Home PAUL J. ECKSTEIN vs. JOHN SCOFFI & another.

299 Mass. 573

February 11, 1938 - March 1, 1938

Court Below: Superior Court, Suffolk County


Negligence, Employer's liability: unfit appliances. Contract, Of employment. Practice, Civil, Pre-trial report. Joint Tortfeasors.

A finding of negligence of the employer of a baker whose hands were injured by using a rough and splintery shovel was warranted by evidence that such condition of the shovel developed after the beginning

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of the employment and that the employer, upon the employee's complaining of such condition several weeks before the injury, promised to provide a new shovel immediately but failed to do so.

Evidence warranted a finding that the son of the proprietor of a bakery became a co?wner of the business before an employee sustained injury through an unfit appliance.

In an action by an employee against two alleged to be his employers, a statement in a pre-trial report that the "plaintiff claims that he was employed by both defendants," with a concession by the defendants that he was employed by one of them, did not show an agreement by the plaintiff that he should not recover unless he proved both defendants liable.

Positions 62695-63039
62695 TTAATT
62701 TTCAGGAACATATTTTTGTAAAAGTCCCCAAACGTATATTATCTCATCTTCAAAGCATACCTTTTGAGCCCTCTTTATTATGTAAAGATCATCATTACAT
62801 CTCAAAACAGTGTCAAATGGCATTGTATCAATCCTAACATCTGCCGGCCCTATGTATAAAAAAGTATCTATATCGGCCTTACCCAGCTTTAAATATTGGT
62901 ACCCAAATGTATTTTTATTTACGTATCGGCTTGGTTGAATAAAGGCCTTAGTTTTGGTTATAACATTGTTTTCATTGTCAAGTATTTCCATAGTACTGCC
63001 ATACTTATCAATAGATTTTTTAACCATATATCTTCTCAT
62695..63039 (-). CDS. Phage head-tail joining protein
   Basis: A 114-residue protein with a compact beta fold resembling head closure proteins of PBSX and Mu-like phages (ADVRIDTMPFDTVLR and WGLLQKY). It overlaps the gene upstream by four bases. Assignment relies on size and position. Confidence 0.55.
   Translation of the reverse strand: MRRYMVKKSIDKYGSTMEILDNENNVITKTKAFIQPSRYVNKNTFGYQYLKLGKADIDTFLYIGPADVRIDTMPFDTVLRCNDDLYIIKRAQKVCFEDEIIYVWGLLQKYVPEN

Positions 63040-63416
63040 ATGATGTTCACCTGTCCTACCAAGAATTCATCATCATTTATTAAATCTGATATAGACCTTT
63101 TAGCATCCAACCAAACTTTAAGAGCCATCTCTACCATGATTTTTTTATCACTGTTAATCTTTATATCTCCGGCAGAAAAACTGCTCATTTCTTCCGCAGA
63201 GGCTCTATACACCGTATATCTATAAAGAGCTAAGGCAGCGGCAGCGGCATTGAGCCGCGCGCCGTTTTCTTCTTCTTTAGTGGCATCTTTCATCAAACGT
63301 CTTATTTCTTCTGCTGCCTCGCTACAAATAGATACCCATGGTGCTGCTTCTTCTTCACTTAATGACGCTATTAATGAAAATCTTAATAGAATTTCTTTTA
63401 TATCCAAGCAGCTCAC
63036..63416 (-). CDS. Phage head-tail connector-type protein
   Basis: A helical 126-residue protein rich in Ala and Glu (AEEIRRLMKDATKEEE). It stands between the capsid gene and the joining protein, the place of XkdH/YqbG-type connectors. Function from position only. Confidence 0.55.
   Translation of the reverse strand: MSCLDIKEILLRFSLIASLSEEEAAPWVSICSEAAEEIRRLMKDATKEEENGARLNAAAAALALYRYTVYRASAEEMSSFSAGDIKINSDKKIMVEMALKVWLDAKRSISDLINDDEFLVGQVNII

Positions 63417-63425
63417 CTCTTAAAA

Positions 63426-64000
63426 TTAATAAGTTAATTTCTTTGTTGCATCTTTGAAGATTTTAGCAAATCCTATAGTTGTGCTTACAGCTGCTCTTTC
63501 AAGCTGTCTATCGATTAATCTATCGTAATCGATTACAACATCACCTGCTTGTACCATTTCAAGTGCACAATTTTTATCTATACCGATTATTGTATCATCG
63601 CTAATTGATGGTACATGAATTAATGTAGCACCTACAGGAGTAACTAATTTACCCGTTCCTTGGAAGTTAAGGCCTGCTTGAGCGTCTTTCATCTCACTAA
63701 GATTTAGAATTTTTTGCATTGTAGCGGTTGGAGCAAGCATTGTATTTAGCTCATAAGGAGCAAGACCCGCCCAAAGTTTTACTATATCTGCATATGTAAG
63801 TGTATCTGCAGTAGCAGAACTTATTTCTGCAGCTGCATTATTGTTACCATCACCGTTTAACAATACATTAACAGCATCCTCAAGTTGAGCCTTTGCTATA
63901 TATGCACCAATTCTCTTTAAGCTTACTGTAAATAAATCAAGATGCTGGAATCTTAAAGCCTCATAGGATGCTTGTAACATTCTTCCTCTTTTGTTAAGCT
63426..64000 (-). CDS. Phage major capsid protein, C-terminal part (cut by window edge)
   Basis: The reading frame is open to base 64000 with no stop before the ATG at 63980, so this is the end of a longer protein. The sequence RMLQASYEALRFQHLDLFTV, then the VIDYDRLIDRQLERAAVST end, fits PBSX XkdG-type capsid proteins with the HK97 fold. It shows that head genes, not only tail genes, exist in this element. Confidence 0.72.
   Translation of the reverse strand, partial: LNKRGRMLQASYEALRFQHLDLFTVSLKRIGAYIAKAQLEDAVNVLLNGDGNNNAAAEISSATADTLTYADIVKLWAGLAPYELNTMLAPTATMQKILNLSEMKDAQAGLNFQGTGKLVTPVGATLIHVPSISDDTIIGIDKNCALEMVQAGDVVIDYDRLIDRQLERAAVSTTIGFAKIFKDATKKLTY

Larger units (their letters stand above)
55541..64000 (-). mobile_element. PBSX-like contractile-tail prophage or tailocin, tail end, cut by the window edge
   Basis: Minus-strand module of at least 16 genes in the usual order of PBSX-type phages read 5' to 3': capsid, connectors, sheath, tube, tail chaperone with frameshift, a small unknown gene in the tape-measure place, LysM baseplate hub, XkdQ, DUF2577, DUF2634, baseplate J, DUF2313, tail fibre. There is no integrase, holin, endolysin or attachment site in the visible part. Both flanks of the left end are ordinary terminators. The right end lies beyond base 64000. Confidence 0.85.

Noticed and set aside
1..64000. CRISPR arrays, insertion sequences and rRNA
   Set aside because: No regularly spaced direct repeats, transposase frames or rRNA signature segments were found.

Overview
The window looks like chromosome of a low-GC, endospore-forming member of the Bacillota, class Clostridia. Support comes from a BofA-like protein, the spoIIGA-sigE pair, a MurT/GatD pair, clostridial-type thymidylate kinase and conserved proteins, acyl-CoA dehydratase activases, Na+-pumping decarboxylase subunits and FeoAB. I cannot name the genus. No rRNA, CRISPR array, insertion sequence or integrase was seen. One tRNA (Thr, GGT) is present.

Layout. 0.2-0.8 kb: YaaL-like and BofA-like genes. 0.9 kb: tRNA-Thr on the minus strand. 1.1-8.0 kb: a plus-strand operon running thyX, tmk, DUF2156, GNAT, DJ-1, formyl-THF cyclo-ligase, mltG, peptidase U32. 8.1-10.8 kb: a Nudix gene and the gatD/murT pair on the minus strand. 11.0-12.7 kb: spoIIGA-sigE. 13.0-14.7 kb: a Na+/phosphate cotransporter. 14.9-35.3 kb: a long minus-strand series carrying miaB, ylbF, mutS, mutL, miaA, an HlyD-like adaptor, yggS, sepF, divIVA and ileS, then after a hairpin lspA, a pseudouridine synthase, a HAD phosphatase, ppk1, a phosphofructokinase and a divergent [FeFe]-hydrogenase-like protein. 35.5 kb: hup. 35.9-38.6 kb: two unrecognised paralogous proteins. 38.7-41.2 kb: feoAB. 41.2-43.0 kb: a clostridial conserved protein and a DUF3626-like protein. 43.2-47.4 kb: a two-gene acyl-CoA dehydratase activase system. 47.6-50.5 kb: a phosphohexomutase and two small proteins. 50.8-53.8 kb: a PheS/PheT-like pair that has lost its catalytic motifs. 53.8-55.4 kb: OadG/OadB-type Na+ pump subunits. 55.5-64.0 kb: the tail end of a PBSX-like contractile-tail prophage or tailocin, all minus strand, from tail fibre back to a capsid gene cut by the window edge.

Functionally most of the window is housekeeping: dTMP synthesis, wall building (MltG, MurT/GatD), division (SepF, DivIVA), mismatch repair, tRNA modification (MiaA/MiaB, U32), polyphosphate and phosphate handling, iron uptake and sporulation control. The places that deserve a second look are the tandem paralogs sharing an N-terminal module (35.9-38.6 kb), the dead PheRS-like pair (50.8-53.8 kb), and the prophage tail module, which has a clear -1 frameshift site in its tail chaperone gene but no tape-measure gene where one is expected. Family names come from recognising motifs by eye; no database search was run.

In an action against two alleged joint tortfeasors, the plaintiff may have judgment against one found liable though the other be found not liable.

TORT, originally against John Scoffi, and by amendment against Salva Scoffi also. Writ in the Superior Court dated March 24, 1933.

The plaintiff's declaration, as amended, alleged his employment by, and injury through negligent conduct of, the "defendants."

A verdict for the defendants was ordered by Donahue, J. The plaintiff alleged exceptions.

H. Snyder, for the plaintiff.

S. Zion, for the defendant.

RUGG, C.J. This is an action of tort by an employee against his employers to recover compensation for personal injuries sustained by him by reason of their negligence. The action is at common law. It arose in 1932 or 1933. The pertinent facts are these as shown by the exceptions: The defendants were not insured under the workmen's compensation act. The plaintiff was employed as a baker in East Boston by the defendant John Scoffi, beginning in June, 1932. His duties comprised the firing or starting of the oven and the making of various articles of food. The plaintiff worked downstairs alone in a sub-basement with an oven. The bakery store was upstairs. For the first few weeks John Scoffi came to the bakery every morning and then he told the plaintiff that his son, Salva Scoffi, "who had just graduated from high school, would now be in the store as well." Thereafter John Scoffi came about twice a week to the bakery, and would deliver whatever the plaintiff